Throughout this time, the disease state will continue to progress, particularly in cancers or autoimmune conditions. In many cases, as time goes on, disease can spread or become multifaceted. Chronic diseases, if not caught and managed early, can become more severe and patients can develop complications. Both these scenarios make it more difficult to treat and manage the disease and raise costs of healthcare. We need to do more, earlier on, to potentially alter the disease pathway.

Current point of intervention. Credit: LifeArc

LL: How can we shift the point of intervention and more specifically what role does genomics play in terms of early-intervention opportunities?

Healthcare, science and technology are ever-changing and we’re seeing industry focus switching from treating diseases in silos to more patient-centred approaches. We must constantly broaden our understanding, our information, and our skills to keep pace with advances and embrace the future of healthcare.

For this reason, we’re starting to consider our work to reflect the marketplace opportunities to include what we call the “four Ds”: Drugs, Devices, Data and Diagnostics. We need to encourage the drug and devices industry to be more interactive with data and pay more attention to diagnosis.

With data and insights, we can bring together a more complete package of information to meet the future requirements of medicine and potentially treat diseases earlier. Data-driven solutions are developed to diagnose, prevent, monitor and treat disease. Insights from data will be used to help predict disease risk and once we can spot those at risk, we can intervene. These interventions can range from providing guidance on lifestyle choices, to monitoring and screening, to directed treatment through devices or therapeutics.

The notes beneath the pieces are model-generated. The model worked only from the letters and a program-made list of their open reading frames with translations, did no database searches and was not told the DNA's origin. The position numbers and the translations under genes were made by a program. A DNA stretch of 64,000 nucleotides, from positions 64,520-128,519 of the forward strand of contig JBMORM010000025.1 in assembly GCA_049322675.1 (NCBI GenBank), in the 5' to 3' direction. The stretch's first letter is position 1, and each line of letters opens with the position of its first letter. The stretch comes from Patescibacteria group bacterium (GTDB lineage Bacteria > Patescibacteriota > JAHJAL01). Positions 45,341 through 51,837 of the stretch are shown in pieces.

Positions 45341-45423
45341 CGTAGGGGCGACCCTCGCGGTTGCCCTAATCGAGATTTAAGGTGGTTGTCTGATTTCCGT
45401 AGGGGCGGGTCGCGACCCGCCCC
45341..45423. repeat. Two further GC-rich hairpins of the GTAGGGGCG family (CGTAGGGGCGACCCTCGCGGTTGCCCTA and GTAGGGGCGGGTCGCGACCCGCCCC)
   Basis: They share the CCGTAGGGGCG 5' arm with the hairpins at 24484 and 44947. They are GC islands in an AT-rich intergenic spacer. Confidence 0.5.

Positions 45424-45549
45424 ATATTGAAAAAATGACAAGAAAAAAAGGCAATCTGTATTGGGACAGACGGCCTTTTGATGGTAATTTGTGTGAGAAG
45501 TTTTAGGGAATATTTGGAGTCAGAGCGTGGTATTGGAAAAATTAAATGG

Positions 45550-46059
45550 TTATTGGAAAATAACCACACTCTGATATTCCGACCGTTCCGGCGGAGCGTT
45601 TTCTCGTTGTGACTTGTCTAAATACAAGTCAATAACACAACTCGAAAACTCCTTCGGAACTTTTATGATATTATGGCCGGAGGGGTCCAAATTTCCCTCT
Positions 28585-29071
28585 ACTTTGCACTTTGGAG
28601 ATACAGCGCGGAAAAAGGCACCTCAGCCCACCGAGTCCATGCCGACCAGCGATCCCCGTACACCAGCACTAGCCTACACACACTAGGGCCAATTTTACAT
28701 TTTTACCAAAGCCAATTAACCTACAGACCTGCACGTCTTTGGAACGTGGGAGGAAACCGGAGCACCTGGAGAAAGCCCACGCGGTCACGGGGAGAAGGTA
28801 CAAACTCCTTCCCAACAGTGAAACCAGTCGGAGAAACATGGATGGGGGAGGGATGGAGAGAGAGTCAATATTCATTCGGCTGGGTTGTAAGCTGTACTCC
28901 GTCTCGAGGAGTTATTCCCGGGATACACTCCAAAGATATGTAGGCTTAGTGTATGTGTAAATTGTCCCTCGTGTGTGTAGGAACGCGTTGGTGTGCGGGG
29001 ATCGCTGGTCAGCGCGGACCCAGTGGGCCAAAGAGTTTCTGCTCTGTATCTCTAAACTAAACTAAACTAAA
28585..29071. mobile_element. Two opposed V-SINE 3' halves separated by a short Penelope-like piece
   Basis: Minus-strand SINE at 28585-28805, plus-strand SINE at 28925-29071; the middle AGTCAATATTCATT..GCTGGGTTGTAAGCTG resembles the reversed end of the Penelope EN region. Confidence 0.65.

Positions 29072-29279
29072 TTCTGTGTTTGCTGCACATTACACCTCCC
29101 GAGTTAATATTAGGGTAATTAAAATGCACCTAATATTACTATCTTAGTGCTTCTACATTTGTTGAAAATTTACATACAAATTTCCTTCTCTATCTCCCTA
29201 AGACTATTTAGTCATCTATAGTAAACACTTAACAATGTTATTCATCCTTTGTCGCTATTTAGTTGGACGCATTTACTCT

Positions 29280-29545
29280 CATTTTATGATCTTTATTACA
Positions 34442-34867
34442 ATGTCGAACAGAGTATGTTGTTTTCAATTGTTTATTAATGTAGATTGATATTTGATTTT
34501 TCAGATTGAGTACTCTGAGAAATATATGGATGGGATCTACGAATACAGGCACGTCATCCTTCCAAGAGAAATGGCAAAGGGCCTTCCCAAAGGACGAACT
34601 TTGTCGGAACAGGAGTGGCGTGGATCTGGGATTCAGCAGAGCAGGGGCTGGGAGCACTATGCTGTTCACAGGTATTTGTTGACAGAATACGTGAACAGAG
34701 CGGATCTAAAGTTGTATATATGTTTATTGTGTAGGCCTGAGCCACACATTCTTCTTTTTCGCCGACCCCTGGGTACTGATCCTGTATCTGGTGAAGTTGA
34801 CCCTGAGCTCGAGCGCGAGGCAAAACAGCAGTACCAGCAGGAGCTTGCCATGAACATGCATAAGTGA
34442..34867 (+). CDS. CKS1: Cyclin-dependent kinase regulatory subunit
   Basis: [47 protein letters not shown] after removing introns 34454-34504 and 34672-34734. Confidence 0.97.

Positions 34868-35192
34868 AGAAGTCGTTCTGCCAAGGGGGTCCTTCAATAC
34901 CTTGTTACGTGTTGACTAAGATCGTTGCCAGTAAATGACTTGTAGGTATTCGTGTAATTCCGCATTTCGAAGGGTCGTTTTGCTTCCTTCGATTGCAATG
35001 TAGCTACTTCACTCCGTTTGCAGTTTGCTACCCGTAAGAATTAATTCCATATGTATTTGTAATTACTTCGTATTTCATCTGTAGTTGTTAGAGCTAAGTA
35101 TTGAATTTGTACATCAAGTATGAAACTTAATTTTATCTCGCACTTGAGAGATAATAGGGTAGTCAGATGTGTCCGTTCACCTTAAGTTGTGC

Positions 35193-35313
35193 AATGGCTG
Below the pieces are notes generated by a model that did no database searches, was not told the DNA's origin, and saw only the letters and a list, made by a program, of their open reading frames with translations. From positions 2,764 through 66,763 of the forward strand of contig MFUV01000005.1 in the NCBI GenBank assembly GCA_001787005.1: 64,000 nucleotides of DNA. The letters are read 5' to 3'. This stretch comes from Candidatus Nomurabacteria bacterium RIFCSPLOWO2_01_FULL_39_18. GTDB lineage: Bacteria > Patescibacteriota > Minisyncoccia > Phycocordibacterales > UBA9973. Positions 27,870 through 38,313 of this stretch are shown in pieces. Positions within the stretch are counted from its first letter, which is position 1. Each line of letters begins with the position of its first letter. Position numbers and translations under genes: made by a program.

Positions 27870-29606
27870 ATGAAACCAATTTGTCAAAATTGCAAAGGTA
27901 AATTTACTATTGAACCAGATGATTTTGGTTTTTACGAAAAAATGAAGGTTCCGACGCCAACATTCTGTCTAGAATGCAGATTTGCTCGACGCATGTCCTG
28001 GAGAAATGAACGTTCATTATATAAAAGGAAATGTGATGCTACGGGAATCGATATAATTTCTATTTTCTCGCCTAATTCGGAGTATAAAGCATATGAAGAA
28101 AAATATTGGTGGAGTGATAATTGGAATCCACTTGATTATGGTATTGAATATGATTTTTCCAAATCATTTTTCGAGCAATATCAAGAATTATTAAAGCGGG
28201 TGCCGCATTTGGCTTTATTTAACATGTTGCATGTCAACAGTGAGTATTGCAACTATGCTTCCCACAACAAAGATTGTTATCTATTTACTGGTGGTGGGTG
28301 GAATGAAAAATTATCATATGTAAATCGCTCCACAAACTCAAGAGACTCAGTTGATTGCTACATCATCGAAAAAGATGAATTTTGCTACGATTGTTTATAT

Detailed information from genetics and genomics will enable diagnostics to
identify patients with the likelihood of developing a condition much earlier in the disease process. With patient genetic profiles it is possible to build technologies around bioinformatics and “omics”. Using this information, screening tests and targeted interventions can be developed and applied to potentially avoid the patient developing that disease at all.

Identifying earlier opportunities for intervention. Credit: LifeArc.

LL: How can LifeArc support researchers within the field of drug discovery?

We work in three core ways within translational science; advice, science and funding:

  • We offer high-quality advice to academia and charities to enable them to translate early science into patient benefit.
  • We conduct translational science leveraging our own drug discovery and diagnostics development facilities, supported by experts in technology transfer and intellectual property.
  • We provide funding to support the development of innovative science, either philanthropically to drive reputation and impact, or with the aim of creating a sustainable return for LifeArc.

We also recognize
the importance of our people at LifeArc and the skills and expertise they bring. One of my objectives is to build the next generation of translational researchers. They are a key part of our future. We have various training schemes which were created to attract and retain the best talent in translational research, including two technology transfer fellowship programs and industrial placement opportunities for UK university students.

Our ambition next year will be to support translational researchers within LifeArc, but also importantly, through fostering collaborations and new partners across the life sciences research and translation space.

Melanie Lee, PhD., was speaking to Laura Elizabeth Lansdowne, Senior Science Writer for Technology Networks.